--> --> Turbiditic facies distribution and BSR's relationships: A case study for the Western Black Sea

AAPG Europe Regional Conference, Global Analogues of the Atlantic Margin

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Turbiditic facies distribution and BSR's relationships: A case study for the Western Black Sea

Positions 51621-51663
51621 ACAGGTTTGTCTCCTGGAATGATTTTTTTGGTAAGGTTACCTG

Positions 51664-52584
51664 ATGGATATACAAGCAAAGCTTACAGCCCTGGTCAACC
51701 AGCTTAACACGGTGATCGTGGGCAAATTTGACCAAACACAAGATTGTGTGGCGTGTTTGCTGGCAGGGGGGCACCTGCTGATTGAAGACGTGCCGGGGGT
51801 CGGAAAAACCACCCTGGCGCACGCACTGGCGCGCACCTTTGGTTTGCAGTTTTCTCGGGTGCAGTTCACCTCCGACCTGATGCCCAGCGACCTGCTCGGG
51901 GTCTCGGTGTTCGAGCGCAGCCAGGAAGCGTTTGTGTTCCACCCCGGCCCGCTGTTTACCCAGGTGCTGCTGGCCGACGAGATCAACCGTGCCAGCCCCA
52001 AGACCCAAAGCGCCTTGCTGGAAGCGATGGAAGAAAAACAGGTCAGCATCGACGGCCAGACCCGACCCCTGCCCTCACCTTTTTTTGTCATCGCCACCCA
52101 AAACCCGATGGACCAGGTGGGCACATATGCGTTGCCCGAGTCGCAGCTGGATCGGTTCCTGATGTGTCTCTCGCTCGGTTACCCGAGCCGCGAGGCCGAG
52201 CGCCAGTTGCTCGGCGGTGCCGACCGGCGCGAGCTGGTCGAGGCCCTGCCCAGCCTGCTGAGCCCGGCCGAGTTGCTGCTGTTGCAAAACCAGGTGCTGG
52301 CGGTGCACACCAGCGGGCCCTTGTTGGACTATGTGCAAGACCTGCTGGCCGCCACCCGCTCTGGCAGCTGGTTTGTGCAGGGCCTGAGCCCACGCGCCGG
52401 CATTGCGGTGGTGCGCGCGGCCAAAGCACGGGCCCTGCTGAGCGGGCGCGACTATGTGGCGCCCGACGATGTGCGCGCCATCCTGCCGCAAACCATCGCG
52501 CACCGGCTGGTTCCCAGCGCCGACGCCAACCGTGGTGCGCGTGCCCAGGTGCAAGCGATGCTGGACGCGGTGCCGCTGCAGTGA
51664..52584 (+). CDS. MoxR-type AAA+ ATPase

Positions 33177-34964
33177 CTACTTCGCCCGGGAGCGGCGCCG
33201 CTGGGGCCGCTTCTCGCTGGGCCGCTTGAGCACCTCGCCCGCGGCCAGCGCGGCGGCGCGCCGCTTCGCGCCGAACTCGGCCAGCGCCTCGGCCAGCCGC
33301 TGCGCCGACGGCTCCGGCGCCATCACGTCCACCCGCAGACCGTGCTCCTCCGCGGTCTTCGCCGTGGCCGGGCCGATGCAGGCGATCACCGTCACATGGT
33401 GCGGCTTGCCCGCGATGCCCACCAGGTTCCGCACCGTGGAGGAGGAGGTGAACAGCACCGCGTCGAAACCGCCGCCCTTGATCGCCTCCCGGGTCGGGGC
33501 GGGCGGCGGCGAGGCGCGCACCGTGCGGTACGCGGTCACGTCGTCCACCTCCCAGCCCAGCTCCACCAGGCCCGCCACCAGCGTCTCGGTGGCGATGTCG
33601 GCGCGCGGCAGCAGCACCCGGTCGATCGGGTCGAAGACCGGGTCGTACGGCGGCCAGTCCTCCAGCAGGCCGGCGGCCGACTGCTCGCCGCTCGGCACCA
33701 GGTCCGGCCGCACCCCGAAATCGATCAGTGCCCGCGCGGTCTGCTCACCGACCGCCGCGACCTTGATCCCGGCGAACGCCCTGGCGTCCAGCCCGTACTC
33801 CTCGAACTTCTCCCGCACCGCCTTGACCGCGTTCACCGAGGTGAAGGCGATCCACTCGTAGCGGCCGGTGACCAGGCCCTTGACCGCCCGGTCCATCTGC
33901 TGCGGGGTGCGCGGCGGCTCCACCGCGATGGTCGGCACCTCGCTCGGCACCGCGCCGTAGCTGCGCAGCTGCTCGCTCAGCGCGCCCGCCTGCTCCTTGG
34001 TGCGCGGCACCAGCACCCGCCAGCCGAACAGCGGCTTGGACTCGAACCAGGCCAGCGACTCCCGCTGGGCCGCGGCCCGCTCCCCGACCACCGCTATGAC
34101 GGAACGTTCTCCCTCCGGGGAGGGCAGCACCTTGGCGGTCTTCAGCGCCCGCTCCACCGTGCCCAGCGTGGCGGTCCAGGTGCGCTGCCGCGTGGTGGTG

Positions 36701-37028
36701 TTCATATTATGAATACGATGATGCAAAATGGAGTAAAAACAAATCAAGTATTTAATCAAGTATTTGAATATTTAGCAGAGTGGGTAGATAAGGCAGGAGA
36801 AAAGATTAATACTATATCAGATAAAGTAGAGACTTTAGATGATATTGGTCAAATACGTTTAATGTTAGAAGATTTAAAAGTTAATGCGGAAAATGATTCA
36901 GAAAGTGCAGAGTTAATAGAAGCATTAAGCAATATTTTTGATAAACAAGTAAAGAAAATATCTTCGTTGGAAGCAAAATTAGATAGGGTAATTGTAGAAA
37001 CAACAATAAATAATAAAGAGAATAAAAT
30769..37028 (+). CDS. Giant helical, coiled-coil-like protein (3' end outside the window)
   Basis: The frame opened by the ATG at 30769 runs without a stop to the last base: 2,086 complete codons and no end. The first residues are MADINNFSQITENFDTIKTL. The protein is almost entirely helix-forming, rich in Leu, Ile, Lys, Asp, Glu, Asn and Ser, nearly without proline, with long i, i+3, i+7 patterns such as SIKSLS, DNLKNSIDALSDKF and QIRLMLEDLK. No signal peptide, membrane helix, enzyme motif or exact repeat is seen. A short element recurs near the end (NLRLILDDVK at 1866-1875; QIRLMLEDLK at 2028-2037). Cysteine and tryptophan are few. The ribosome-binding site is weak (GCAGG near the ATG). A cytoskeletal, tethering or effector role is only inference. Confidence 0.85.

Danube deep-sea fan is extended more than 100 km downslope the present-day shelf break, in an area with a wide shelf extension that covers offshore Bulgaria, Romania and Ukraine. This sedimentary system evolution from Neogene to Holocene have been largely studied by various teams, considering that the Western Black Sea Basin has been a prolific hydrocarbon region in the last decades, with some of the main Mio-Pliocene biogenic gas fields in Romania associated to the main Danube fairway (Ana&Doina, Pelican South, Domino, etc.). Multiple bottom-simulating reflectors (BSR’s) associated with free gas occur in several areas of the Black Sea. This study is focused on the distribution of those seismic features in relationship with the architecture of a single channel-levee complex branched from the Proto-Danube Plio-Pleistocene deep sea fan. The interpretation of the shallow section of a 3D seismic cube in the Han Asparuh Block (offshore Bulgaria) helps understanding the different seismic facies and the vertical and lateral relationships within the system. The stratigraphic distribution and sedimentological evolution of channel-levee complexes plays an important role in the entrapment of shallow gas, as demonstrated by some authors in different areas of the Western Black Sea.. In this case study seismic attributes (acoustic impedance, signal envelope, coherence, frequency, AVO…) have been used in order to enhance structural and stratigraphic features, BSR’s and possible fluid presence. BSR’s appear semi-parallel to the low-angle outer levees, roughly following the seabed geometry and enhancing some amplitudes in alternating porous layers. In the channel axis they mark the boundary between High Amplitude Reflectors (HAR’s) -caused by coarse-grained sediments and the overlying non-permeable hemipelagic deposits. This interpretation and methodology provide a practical study case of stratigraphic analogues for main depositional sub-environments within a deep sea fan system. In addition to that, BSR’s distribution and their association with free gas trapped within the channel-levee complexes plays an important role in detecting shallow hazards prior to offshore drilling campaigns. The approach presented in this study can imply its application on geohazards assessment of different exploratory areas worldwide, including analogues from the Oligo-Miocene turbiditic paleochannels in the West-African and Brazilian Atlantic margins. The relationship of shallow gas-related structures (BSR’s, chimneys, pockmarks…) and channel-levee complexes presented in this study have been also studied from the geochemical point of view of shallow hydrocarbon generation and migration in offshore areas of the Congo Basin.